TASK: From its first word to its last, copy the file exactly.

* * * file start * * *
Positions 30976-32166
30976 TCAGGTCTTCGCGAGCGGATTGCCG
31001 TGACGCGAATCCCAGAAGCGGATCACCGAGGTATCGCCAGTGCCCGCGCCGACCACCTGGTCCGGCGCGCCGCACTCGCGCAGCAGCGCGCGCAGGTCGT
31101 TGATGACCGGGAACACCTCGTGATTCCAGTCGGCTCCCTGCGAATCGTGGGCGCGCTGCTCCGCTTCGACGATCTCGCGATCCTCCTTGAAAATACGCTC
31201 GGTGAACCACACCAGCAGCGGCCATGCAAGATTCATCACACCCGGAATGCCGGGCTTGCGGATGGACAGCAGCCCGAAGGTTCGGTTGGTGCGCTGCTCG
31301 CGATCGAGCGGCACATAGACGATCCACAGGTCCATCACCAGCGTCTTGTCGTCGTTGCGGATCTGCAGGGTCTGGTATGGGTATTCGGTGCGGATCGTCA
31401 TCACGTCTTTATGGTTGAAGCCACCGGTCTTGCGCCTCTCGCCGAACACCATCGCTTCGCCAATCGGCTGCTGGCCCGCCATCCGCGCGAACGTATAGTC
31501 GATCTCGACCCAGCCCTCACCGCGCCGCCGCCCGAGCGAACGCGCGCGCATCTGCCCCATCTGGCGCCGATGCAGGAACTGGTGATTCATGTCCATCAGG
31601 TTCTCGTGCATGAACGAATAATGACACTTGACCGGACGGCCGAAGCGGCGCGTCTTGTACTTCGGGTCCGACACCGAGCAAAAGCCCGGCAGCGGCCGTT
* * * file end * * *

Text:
Positions 30976-32166
30976 TCAGGTCTTCGCGAGCGGATTGCCG
31001 TGACGCGAATCCCAGAAGCGGATCACCGAGGTATCGCCAGTGCCCGCGCCGACCACCTGGTCCGGCGCGCCGCACTCGCGCAGCAGCGCGCGCAGGTCGT
31101 TGATGACCGGGAACACCTCGTGATTCCAGTCGGCTCCCTGCGAATCGTGGGCGCGCTGCTCCGCTTCGACGATCTCGCGATCCTCCTTGAAAATACGCTC
31201 GGTGAACCACACCAGCAGCGGCCATGCAAGATTCATCACACCCGGAATGCCGGGCTTGCGGATGGACAGCAGCCCGAAGGTTCGGTTGGTGCGCTGCTCG
31301 CGATCGAGCGGCACATAGACGATCCACAGGTCCATCACCAGCGTCTTGTCGTCGTTGCGGATCTGCAGGGTCTGGTATGGGTATTCGGTGCGGATCGTCA
31401 TCACGTCTTTATGGTTGAAGCCACCGGTCTTGCGCCTCTCGCCGAACACCATCGCTTCGCCAATCGGCTGCTGGCCCGCCATCCGCGCGAACGTATAGTC
31501 GATCTCGACCCAGCCCTCACCGCGCCGCCGCCCGAGCGAACGCGCGCGCATCTGCCCCATCTGGCGCCGATGCAGGAACTGGTGATTCATGTCCATCAGG
31601 TTCTCGTGCATGAACGAATAATGACACTTGACCGGACGGCCGAAGCGGCGCGTCTTGTACTTCGGGTCCGACACCGAGCAAAAGCCCGGCAGCGGCCGTT